Sunday, November 6, 2011

NoTransition -- or -- So How Far Back Does this Go? (Conclusion)

Looking back at my life, I am struck by how it is often the inconsequential that brings about the greatest upheavels.   The minor thing to which we pay no attention at the moment turns out to be a tipping point.  Just as the men of genius in Arthur Koestler's The Sleepwalkers stumble upon their greatest discoveries not knowing it, so we too, the common people, change our life paths not knowing we have done so.

I had gotten through the 1990s by devoting myself to family and work.  In 1990 I had been told I was depressed and overworked and that transgender people and transsexuality do not exist.  I took it literally, hoping it was true.  If a transgender story appeared in the newspaper, I did not read it.  If there was a report on the TV news, I changed the channel.  "I need to accept myself as I am," I thought, "and to find the joys that are to be had in that self-acceptance."  I even briefly tried the different addiction groups such as Sex Addicts Anonymous, wondering if I would find others in the same situation who were looking for their higher power.  I didn't find them.  I would leave those rooms scratching my head.  Whatever was going on in me had never had anything to do with sex, and it surely didn't feel like an addiction.  Instead, I found my peace on two wheels and, increasingly, in long hikes and backpacking trips with my son's scout groups and with friends.  In the mountains of West Virginia I felt accepted for what I was, whatever that was.

When the white noise of my life returned, it did so at startling volume and without warning.  It was the summer of 2000.  My spouse, her two aunts and sister, our son, and I were vacationing on Chincoteague Island.  I had a science fiction fantasy novel with me that I had picked up at the library near my office simply because it was on the new books received shelf.  I was fifty pages into it before the plot suddenly took a transgender turn.  This time I continued reading. "It's just a novel," I thought, "and this is no longer an issue for me."  I returned the book after our vacation, and I no longer remember the title or the author.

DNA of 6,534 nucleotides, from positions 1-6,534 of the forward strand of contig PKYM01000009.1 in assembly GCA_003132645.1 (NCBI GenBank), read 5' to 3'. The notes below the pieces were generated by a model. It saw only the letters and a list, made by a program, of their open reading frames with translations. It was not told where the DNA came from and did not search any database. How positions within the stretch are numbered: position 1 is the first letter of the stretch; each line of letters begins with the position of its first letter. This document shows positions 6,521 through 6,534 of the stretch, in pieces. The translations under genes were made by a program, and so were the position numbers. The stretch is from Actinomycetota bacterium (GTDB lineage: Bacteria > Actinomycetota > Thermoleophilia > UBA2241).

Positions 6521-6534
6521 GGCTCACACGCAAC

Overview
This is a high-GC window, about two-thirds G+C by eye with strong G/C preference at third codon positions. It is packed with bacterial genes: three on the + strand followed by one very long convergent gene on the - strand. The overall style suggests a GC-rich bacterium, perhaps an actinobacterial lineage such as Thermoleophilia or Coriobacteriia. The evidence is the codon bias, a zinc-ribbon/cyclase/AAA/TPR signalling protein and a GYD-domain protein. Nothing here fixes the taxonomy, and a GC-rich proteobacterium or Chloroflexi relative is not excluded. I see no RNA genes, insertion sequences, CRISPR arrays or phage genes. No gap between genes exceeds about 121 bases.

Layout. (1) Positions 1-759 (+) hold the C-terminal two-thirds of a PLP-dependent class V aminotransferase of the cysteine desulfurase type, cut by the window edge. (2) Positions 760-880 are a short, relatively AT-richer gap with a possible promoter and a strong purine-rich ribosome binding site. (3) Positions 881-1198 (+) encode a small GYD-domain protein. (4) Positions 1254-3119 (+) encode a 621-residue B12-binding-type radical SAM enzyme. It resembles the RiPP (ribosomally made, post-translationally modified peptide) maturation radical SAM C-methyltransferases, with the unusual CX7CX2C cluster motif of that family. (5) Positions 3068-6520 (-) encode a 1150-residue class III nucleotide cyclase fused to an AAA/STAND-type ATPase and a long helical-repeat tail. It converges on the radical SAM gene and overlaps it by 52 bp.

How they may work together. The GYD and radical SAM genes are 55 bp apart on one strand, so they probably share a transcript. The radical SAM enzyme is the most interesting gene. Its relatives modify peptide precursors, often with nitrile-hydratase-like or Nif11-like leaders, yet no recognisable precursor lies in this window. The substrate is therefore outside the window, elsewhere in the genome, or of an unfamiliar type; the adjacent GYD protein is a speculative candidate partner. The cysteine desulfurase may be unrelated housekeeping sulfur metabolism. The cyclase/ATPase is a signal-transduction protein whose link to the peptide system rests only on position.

I was wrong.  The old thoughts began to return, particularly in dreams, and I felt unable and ultimately unwilling to stop them.  Within six months my spouse realized from my increasing silences that something was wrong.  I had to tell her . . . and it was 1990 all over again.

But not quite.  Some things had changed.  I was loving my job and work, and as the volume of conversations and arguments increased at home, I was delving ever more deeply into developing and applying a new Poisson series method to the creation of ephemerides (predictions of positions) for the major planets and principal minor planets for use on Hubble.  It led to a journal article and a paper that I delivered at an important international conference.  "I'm not crazy and I'm not depressed."  This is what I would tell myself as I rode my bicycle home each evening to continue the discussion from where it left off the previous night.

International Space Flight Dynamics Symposium
Near my office I found a personal counselor, an RN who was known to have some experience with gender issues.  I would go to see her during the lunch hour, but we never got around to talking much about gender.  Our conversations centered around my marriage and the lack of communication in it.  It was not a path I wanted to go down, but I soon found myself on it.

"You married the wrong woman," my best Russian emigre friend LM told me again and again.  He already knew of my transgender secret, having been told directly by my spouse.  "This is nothing," he said, "and if I had known you when you were 20, I would have cured you within weeks."

Could he be right?  It's not depression but just the wrong choice in marital partner?  Indeed, as good as the 1990s had been, over the final three years of the decade we were living ever more distant lives.  My in-laws had been marooned with us by illness, and all of my spouse's attention was focused on them.  I was devoting myself to work.  We came together only for our son, and even there we disagreed on most of the details.  We rarely talked, and all outings had to be with the full extended family.